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Taking good care of your skin - Skin Fitness

You've always had good skin. But of late, these niggling, problems have been cropping up. What happened? The answer is that your skin doesn't remain the same throughout your life cycle. Pimples, rashes, burns, pigmentation- all of these can change it.

What you basically need to do is to get a skin care program sooner than you think you need it. Cleansing, toning and moisturizing are still healthy skin care imperatives. Without these basic moves, skin becomes dull, devitalized and cannot defend itself against environmental damage.

Even if you follow this routine religiously, you are likely to face skin problems from time to time. Spots, acne, blotchiness, wrinkles are some of the common problem, but they can all be handled with a proper skin care routine or camouflaged with make-up, if nothing else.

Spots: Spots and acne are the result of oily skin; stress and the wrong use of skin care products and cosmetics. These are not easy to get rid of and they tend to crop up at the wrong time. What you need is to give them a hard time by robbing them of a friendly environment.

Oily skin needs to be exfoliated to keep the pores clear and unclogged. Instead of covering spots with make-up that can further clog your pores, dab on an anti-acne formula and face powder to absorb excess oil.

Stress from job pressures and the demands of motherhood also trigger breakouts. Birth control pills high in certain progestins can cause spots, too. Besides, using the wrong cleanser or cosmetics not meant for your skin type can also lead to clogged pores and blemishes. To keep skin clear, use a pre-soap cleanser meant for your specific skin type, followed by a good moisturizing routine (only on dry areas).

All too many people are driven to the myth that sunlight helps dry out pimples. Exposure to sun may dry skin slightly, but the effect is temporary. In fact, heat, humidity and UV rays can intensify acne by stimulating oil production, leading to thick skin that further causes of clogged pores.

A cosmetic way to camouflage spots and to give your skin a smooth matte finish is to rub some loose face powder into your palms. Rub hands together lightly and apply powder over the face. Then dust off the excess with a powder brush.
Blackheads: To keep problems like blackheads (also associated with oily skin) at bay you need to look for an oily-free and non-clogging formula, not only in skin care products, but even where make-up and sun products are concerned. Resist the temptation to disguise blemishes with heavy make-up - stick to oil-free, oil-absorbing foundation.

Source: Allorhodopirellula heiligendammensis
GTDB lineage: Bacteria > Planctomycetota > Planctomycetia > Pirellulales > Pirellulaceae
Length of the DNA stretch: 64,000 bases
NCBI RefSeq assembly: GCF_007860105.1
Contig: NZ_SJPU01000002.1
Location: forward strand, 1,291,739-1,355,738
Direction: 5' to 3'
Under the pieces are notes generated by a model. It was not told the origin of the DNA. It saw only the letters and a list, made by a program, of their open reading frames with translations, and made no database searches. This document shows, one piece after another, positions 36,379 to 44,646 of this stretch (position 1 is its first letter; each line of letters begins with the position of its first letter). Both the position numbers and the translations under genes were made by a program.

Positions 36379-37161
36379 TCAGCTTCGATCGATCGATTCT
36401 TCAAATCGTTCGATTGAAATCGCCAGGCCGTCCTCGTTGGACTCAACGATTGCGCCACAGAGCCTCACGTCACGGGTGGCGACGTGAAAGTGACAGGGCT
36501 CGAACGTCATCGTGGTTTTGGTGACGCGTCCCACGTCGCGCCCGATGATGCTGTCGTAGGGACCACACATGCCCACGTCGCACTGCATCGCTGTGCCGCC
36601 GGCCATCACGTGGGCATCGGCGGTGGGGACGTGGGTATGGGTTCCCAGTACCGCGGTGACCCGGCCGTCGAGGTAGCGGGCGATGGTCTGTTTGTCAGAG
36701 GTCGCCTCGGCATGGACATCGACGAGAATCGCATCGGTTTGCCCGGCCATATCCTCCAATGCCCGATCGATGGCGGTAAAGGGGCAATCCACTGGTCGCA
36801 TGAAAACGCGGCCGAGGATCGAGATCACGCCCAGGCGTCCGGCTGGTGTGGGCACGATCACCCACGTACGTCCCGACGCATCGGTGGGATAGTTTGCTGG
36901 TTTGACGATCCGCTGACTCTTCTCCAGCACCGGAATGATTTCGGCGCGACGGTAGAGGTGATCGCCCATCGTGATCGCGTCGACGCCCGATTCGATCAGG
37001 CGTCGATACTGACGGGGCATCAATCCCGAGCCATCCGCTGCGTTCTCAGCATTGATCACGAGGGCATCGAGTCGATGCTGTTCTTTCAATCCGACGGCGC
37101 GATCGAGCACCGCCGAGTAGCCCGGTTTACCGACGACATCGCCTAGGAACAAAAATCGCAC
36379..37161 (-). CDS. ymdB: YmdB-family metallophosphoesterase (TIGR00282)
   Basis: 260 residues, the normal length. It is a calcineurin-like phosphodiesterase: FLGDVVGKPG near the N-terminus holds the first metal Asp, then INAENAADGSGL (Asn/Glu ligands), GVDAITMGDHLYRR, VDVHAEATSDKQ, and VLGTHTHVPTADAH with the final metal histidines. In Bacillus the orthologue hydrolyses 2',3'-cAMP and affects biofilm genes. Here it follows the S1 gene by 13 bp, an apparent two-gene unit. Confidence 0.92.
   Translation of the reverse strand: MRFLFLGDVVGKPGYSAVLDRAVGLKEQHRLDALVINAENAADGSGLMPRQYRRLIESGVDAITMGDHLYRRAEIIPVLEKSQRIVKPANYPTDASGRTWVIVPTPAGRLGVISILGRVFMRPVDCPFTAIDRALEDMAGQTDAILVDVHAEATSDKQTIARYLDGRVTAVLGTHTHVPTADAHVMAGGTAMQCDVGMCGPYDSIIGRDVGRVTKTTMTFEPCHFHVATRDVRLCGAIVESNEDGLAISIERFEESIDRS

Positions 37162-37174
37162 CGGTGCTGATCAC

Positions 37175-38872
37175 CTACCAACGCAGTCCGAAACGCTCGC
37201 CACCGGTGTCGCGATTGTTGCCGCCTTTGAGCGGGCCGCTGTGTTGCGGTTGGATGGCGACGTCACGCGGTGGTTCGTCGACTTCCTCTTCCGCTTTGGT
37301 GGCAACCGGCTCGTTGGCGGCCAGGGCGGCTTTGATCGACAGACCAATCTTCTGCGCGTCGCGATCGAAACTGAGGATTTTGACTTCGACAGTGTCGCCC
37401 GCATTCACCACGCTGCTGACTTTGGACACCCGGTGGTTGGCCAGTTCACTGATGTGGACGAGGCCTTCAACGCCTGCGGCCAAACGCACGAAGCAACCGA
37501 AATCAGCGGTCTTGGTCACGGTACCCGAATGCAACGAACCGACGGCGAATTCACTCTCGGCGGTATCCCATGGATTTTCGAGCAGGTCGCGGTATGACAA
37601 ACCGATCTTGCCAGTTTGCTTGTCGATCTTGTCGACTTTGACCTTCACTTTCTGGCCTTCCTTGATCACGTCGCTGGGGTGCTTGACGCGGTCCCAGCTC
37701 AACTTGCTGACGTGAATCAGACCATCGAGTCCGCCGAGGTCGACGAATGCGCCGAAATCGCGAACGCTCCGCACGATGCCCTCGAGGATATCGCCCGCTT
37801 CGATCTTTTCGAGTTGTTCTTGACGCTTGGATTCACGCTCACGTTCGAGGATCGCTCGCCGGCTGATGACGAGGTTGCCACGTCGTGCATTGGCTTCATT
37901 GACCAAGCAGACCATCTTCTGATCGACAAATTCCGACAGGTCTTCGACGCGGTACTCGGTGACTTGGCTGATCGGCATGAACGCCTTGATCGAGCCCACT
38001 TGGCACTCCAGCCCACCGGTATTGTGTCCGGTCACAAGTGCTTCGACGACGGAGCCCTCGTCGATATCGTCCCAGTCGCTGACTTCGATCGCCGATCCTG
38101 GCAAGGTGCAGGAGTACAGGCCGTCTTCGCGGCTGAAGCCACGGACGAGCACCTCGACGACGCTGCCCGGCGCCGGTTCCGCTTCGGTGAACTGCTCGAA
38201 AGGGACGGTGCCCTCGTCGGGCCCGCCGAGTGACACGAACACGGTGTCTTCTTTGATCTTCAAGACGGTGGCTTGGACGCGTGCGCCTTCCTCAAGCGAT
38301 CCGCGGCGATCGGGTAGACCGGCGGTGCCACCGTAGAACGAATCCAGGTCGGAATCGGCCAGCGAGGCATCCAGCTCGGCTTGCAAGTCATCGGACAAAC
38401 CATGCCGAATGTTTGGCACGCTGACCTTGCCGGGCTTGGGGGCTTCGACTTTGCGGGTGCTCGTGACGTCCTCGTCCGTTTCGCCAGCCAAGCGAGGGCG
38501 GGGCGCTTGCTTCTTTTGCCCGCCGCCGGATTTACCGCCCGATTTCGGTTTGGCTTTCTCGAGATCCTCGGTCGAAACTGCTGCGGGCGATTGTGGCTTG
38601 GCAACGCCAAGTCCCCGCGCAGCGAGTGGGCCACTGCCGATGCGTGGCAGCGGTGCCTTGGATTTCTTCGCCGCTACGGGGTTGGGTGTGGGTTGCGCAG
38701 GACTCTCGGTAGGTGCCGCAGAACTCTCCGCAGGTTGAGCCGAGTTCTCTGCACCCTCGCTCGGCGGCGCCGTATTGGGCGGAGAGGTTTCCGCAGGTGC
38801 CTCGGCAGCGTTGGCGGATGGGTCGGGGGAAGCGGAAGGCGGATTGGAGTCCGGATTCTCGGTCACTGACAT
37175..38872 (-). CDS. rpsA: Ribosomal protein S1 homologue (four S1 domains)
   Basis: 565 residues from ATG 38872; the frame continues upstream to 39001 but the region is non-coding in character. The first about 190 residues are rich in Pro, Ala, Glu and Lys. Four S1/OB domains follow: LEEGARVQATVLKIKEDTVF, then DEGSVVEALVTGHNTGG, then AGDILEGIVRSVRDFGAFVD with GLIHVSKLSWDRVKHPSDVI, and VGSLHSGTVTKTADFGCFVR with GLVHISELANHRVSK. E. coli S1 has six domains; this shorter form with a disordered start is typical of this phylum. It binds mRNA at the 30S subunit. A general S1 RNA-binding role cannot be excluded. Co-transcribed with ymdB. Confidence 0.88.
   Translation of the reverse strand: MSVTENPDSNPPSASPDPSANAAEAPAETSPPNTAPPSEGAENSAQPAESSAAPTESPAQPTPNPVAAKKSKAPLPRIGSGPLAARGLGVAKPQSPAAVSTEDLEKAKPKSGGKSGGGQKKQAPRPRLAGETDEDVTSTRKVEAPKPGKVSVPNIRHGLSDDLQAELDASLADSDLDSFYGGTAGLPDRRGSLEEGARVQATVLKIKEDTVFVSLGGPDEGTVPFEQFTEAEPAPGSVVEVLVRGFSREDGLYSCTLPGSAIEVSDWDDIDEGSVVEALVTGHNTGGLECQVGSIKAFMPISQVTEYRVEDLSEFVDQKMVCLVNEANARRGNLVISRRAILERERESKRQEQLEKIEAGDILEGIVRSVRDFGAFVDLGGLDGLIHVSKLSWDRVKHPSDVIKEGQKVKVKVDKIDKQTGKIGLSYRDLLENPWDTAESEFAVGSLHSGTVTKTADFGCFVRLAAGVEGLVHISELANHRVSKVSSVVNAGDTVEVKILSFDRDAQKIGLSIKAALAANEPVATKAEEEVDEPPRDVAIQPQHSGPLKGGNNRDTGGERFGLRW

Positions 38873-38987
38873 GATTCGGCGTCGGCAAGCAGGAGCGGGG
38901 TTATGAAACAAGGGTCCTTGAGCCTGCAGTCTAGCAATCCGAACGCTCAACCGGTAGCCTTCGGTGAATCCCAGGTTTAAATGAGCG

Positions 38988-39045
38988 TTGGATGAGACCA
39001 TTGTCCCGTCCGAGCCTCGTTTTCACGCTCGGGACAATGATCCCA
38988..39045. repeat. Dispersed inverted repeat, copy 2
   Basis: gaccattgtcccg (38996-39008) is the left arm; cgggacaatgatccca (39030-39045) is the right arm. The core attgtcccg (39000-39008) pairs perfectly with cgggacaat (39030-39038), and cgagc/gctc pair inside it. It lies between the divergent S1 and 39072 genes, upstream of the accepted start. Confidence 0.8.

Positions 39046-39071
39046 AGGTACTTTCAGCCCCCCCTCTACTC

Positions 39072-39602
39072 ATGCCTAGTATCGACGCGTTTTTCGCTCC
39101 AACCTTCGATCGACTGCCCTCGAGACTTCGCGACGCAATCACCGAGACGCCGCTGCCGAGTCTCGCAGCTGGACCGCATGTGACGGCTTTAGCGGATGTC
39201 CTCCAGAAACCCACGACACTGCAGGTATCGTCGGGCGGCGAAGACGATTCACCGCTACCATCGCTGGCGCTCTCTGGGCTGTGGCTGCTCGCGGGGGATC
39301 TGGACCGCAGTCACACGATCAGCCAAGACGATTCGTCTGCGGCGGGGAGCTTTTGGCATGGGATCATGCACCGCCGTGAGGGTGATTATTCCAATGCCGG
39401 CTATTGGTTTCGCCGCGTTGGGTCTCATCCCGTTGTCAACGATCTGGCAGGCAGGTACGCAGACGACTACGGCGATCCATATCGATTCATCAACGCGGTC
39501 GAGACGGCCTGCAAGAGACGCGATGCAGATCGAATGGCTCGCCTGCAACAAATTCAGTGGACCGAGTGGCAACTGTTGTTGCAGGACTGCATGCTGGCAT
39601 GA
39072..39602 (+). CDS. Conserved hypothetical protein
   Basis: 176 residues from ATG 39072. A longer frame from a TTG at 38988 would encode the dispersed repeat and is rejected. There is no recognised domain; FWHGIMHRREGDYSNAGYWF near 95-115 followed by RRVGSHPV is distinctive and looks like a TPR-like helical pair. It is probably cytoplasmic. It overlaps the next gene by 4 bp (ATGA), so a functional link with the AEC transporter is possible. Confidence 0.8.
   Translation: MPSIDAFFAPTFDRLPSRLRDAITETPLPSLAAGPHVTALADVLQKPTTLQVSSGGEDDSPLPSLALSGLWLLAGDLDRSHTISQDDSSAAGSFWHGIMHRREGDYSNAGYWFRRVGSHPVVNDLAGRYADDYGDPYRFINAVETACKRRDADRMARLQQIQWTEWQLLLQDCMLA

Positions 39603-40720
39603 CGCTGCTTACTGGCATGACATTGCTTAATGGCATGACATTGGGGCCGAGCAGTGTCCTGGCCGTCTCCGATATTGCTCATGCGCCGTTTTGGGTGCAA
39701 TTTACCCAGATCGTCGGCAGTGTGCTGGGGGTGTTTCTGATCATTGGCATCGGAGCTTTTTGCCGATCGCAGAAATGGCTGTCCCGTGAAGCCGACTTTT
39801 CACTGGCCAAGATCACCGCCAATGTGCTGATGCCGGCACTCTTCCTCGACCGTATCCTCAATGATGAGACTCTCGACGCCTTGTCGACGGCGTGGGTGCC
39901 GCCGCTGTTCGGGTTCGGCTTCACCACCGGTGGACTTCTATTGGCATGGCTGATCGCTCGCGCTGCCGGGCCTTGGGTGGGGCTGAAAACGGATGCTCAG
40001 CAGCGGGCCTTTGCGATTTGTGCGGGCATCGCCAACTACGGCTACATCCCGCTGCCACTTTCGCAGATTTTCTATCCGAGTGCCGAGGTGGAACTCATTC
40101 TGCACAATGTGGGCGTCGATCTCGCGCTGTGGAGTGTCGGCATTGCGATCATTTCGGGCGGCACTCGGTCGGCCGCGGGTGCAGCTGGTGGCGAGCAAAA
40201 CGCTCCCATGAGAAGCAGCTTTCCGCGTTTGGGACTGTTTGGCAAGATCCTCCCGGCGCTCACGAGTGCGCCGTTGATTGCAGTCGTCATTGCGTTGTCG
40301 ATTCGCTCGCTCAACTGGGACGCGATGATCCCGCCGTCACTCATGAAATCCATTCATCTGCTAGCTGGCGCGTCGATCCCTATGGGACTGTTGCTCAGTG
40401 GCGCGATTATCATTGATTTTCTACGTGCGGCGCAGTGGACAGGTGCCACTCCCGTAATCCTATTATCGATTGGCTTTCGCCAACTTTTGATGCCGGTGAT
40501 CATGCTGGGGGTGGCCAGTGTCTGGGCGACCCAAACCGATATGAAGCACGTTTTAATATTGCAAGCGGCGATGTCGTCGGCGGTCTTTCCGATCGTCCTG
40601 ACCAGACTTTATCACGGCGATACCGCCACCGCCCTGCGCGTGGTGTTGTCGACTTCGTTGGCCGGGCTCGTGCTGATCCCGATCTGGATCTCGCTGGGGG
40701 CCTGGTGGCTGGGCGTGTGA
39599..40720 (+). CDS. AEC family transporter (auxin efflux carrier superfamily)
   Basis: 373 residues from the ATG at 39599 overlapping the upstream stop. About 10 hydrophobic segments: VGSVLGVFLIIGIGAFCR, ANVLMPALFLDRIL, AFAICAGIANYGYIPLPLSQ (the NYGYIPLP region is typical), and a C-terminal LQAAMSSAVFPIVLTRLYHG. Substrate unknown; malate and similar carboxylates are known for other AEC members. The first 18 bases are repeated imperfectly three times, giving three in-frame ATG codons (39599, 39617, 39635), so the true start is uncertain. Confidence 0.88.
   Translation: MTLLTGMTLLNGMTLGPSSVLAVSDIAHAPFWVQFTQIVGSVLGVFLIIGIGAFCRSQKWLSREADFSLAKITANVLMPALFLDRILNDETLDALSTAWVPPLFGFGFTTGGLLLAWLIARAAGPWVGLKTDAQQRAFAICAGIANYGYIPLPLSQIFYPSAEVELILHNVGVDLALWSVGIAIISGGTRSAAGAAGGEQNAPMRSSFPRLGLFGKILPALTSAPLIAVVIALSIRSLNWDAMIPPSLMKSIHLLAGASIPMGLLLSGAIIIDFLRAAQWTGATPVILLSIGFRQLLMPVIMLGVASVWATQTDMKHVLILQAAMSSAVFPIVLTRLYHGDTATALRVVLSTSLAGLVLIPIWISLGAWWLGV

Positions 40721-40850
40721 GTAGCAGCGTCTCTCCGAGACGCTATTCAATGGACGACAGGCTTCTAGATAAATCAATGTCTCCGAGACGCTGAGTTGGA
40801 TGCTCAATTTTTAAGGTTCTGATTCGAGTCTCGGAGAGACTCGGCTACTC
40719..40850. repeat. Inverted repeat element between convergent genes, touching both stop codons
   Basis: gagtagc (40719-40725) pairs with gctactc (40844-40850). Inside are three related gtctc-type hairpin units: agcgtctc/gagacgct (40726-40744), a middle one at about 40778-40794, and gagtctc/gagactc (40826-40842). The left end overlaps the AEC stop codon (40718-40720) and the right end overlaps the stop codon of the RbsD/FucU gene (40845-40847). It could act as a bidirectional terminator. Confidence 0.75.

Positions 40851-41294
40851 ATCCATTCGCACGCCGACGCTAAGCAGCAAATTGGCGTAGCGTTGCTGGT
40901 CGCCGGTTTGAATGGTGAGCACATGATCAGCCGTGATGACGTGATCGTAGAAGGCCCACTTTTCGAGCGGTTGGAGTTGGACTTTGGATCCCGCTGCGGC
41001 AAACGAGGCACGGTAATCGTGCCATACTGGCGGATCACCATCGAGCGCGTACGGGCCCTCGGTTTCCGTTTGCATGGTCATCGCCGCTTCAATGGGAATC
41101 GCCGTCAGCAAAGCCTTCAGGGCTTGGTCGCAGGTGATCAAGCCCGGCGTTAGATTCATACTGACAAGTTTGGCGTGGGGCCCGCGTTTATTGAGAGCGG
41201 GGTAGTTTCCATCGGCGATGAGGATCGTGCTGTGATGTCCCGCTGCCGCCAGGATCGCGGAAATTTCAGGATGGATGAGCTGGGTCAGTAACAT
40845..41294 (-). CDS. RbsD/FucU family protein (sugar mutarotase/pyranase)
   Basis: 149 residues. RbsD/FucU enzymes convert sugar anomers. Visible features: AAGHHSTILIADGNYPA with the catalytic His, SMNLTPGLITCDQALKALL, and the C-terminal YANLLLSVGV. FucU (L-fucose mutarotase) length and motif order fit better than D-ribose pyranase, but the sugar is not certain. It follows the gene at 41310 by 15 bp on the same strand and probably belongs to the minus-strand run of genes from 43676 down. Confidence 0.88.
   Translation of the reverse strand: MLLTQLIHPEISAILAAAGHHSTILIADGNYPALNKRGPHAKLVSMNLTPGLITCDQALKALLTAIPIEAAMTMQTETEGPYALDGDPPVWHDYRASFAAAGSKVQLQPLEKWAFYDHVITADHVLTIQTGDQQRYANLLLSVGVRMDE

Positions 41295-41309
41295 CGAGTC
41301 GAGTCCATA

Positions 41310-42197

The T-Zone: Oily skin can be checked with proper exfoliation, which keeps the pores clear and unclogged. However, if you have a shiny T-Zone, use a face mask to de-shine. Alternatively, blot excess oil with a tissue before touching up with powder.

Wrinkles: wrinkles surface first around eyes and the mouth and are sign that the skin lacks hydration. You can put a hold on them by keeping your skin protected from excessive exposure to sun and using a wrinkle-control formula. Though the sun gives us vitamin D, which is great for the complexion, going out in the sun without proper protection is an open invitation for wrinkles in the long run. It can even lead to melanoma (skin cancer).

So use a sunscreen over the face and body before you expose yourself to the rays of the sun. Don't skip the routine when the sky is overcast, for haze and clouds don't block those damaging UV rays. Wear sunglasses with UV protection and make sure your sunscreen stays put.

Blotchiness: blotchiness is another side effect caused by taking in too much sun. Prevent it with daily sunscreen of at least SPF 15 and regular exfoliation (with masks, scrubs and lotions). To conceal blotchiness, apply foundation and loose face powder to integrate the skin tone. Extreme cases can be tackled with a congealer, followed by loose powder and appropriate make-up. To polish away any unevenness, you can apply a slightly shimmered powder.

Sunburn: never exfoliate your skin when it is sun burnt and in the red, sore, tender stage. Wait until all redness disappears before resuming exfoliation. If you are using a prescription skin-peeling drug for acne or sun damage, ask your doctor if addition exfoliation is advisable.

Broken capillaries or spider veins: These are tiny dilated blood vessels or capillaries, usually visible on the face and legs. Exposure to the sun, wind, spicy food, alcoholic drinks and temperature extremes can aggravate the problem.

Besides the above-mentioned problems, the skin undergoes a change during menopause, too. It becomes much drier and you should use a mild soap to clean it gently. Stepped-up exfoliation will bring new cells to the surface (because cell renewal slows down with age). You can try a good emollient in addition to a moisturizing lotion. Remember that sun damage is additive. As your age, your immune system starts slowing down and can't respond as vigorously to a problem as it used to. Learn it help it along.